Madeline L. (Boenker) Short – ACO Communications and Vendor Relationships, Manager
BA in Communication, Texas A&M University, ’09 (specialty: Speech Communication);
MA in Communication, Texas A&M University, ’11 (specialty: Health Communication/Media Campaigns)
1. Why did you decide to attend college?
It was the “logical next step” because I greatly enjoyed school, was not ready to join the workforce, and was ready for self-exploration! My parents always emphasized that “a college degree would get your foot in the door – you’d have to work less to earn more.” So, off I went…even though A&M rejected me the first time around. I eventually got in after a few semesters at a junior college.
2. What were some of the challenges you faced as a first-generation college student, and how did you overcome them?
One of my largest challenges was the feeling that my parents didn’t understand the various stressors and pressures that I felt on any given day (most of which were internal). Looking back, I didn’t give them enough credit – the workforce is WAY harder than college. My challenges were related to time-management, setting realistic expectations for performance, and managing multiple competing priorities. I always found mentors (older college students) who could help pat me on the back and calm my nerves. I liked the wisdom provided by my experienced pals. But mostly, I just did the best I could to independently overcome any challenges. For instance, I would read extra chapters if my dyslexia was slowing me down in preparation for the following week.
I was very fortunate that my folks paid for my undergraduate degree and gave me time to focus solely on my college career. All in all, my challenges were more emotional and intellectual than financial.
3. What have been some of the payoffs for attending college?
There have been multiple “payoffs”. First, I met my husband and the most amazing group of lifelong friends. Second, I read more books, wrote more papers, and survived more late nights than I thought was humanly possible. This gave me a strong sense of accomplishment and confidence which has in turn greatly helped me to establish a professional persona in the workforce. Third, I made many connections through professional organizations (NCA) and through taking on additional responsibilities while in college (e.g. serving as a research assistant, working part-time) that have helped me find employment. Fourth, I have letters behind my name and I am an Aggie (which has also helped me land positions). Fifth, I learned more about my strengths and weaknesses (college gave me a dose of reality – I’m not perfect – there is always someone smarter or better) without having to publicly fail like I would have in the workforce. Sixth, I learned to work with other people even though many times I didn’t want to put faith in their ability.
4. If you could go back in time and change anything about your college career, what would it be and why?
Honestly, my college experience was ideal. If I HAD to change something, I would have taken a few more business classes or even minored in business. This is not because it’s an interest of mine, but my current and previous employers have really favored or given more opportunities to folks with business experience and/or degrees.
5. If you could give any advice to current and/or future first-generation college students, what would it be?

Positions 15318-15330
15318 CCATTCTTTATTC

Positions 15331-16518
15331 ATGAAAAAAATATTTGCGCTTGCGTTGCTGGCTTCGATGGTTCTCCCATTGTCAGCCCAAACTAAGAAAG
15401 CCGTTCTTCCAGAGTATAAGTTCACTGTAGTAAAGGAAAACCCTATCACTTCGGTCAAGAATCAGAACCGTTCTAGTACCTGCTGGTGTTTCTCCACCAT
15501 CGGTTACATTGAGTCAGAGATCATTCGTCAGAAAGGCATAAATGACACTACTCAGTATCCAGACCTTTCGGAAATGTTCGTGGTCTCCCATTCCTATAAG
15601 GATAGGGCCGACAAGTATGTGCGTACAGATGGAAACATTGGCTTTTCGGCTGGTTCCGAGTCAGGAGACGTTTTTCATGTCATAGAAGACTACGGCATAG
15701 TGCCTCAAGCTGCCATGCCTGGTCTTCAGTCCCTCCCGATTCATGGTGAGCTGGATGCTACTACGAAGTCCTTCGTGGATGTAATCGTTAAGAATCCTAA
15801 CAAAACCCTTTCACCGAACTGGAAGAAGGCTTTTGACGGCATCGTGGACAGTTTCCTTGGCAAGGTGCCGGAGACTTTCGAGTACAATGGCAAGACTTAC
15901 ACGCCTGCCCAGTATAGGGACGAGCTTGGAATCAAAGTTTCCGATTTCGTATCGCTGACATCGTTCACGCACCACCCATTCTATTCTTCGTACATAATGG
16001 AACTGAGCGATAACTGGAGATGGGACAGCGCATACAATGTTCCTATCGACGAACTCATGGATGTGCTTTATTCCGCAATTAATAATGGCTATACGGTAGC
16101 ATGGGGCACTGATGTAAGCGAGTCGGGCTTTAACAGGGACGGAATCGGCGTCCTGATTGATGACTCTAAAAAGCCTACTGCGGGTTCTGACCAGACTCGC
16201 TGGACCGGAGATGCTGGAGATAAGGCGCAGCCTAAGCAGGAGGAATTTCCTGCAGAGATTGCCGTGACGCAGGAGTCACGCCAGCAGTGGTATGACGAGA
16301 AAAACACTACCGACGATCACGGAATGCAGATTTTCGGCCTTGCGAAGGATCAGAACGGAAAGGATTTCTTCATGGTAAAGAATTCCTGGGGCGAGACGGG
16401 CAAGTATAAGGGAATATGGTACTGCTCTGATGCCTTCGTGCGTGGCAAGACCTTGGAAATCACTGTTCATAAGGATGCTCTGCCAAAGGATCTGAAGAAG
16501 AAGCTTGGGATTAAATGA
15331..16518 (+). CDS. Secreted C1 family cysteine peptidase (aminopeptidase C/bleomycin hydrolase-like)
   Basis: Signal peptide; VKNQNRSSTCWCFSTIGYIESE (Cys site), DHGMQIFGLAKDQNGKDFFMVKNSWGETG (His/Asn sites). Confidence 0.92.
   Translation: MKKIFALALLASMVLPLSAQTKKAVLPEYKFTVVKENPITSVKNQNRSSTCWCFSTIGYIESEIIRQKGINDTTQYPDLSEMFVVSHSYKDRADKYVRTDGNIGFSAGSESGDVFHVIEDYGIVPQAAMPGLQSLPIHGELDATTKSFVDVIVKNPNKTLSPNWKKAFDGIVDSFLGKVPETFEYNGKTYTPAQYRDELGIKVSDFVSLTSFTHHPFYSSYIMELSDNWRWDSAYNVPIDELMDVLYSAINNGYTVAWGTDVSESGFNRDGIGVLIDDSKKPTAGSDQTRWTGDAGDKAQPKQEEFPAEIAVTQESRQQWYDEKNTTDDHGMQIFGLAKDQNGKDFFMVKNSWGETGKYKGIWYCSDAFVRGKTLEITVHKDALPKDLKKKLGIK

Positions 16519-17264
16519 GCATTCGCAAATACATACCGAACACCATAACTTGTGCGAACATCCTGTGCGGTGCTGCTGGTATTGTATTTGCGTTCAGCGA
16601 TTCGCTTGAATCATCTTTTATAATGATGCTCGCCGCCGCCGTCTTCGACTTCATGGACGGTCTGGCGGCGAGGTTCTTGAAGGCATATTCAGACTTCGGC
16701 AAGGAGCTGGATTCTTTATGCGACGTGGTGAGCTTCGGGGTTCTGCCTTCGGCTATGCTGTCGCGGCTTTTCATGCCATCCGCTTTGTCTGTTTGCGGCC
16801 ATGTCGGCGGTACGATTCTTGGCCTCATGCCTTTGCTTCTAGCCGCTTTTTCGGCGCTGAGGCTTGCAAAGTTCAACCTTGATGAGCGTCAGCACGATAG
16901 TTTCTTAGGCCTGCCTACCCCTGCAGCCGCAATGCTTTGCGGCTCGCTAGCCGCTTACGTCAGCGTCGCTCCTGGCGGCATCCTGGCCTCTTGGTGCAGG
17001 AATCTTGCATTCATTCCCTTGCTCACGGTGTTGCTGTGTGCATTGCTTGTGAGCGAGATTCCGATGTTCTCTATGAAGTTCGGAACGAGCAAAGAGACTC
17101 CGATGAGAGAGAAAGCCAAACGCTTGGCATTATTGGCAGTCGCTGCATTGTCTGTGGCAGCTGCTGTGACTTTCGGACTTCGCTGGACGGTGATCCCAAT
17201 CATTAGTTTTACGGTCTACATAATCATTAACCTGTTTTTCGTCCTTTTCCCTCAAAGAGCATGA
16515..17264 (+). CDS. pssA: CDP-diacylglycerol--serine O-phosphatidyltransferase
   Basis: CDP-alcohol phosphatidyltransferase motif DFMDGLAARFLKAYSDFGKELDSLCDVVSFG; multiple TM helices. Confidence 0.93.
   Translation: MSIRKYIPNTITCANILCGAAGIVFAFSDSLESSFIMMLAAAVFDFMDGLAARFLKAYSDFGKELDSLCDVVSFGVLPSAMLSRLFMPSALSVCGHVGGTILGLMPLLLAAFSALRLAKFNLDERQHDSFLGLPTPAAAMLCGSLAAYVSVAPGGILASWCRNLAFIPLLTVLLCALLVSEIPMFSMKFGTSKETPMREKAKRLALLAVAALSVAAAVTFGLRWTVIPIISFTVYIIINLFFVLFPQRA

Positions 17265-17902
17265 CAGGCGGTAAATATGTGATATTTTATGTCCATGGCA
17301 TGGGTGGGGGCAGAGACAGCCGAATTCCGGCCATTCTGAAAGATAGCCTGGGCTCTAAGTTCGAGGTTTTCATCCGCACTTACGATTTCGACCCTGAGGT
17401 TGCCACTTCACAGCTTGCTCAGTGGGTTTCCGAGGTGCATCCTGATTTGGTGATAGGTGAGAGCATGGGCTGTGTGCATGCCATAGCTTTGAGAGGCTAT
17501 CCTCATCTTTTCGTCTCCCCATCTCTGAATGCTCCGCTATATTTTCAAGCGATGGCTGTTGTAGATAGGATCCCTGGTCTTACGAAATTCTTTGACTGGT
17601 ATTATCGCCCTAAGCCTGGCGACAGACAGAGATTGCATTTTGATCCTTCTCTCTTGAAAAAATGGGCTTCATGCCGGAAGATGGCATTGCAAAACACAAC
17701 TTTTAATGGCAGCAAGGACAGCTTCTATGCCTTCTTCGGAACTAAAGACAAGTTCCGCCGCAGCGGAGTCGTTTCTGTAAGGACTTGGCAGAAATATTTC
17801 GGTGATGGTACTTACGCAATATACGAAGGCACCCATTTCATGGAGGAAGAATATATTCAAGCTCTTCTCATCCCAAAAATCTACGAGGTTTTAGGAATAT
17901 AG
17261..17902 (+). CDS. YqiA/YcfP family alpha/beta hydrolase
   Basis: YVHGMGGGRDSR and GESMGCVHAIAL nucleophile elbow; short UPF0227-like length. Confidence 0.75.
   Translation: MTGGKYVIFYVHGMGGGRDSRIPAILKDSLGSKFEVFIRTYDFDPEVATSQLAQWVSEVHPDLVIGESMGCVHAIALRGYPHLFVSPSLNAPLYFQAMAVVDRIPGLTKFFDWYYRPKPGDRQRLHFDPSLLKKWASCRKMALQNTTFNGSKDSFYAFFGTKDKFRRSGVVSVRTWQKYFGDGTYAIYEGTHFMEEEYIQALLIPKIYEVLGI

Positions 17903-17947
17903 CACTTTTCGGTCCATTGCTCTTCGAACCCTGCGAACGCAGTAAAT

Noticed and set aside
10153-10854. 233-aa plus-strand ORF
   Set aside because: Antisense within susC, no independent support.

Since I’m the experienced college student now, I guess I have to pass along my wisdom. So here it goes:
1. Go to college even if you think it’s not right for you. At least give it a shot because I bet there will be one class or one teacher who can really make it click for you.
2. Don’t be afraid to start at a junior college. It doesn’t mean you are any less worthy of a fancy degree. Junior colleges actually allow you to accrue less debt and slowly acclimate to all the pressures the college world has to offer.
3. Have fun and meet people. College is just as much about learning to interact with your peers as it is about burying your nose in books. It’s okay to occasionally compromise a study night to bond with your colleagues. And, enjoy the slow pace of the college world – you really get to spend more time doing what you want than in any other time in your life.
4. Get a part-time job or internship. THIS IS EXTREMELY IMPORTANT. You have to develop skills while in college and illustrate those in a tangible way. Writing papers (unless you stay in the academy) won’t get you job interviews, you have to show that you can work in your field of interest and made the extra effort to do so. Also, this is how you meet incredibly influential mentors who you will later ask for multiple recommendations.
5. Your parents, your dog, your roommate, the random person on the street corner don’t have to “get it”, and even if they do, you won’t think they can. Stop trying to make people in your life understand how stressed or insane you feel while in college. They are just happy that you are experiencing something spectacular! And people in the workforce don’t feel bad for you – rather, they are jealous (I wish I had a Spring Break)!
6. Get to know your professors. Try to spend time getting to know professors in your particular field of interest. They are thrilled to have an excited student! Offer to help on their research projects or just ask them questions about interesting things you’ve read for their class. The professional relationships you build with your professors will come in handy when trying to enter the workforce. They will be the individuals who can attest to your work ethic and dedication, and will be the folks you rely on as references.
Madeline certainly gave us a lot to think about! What did you take away from the article? Comment below.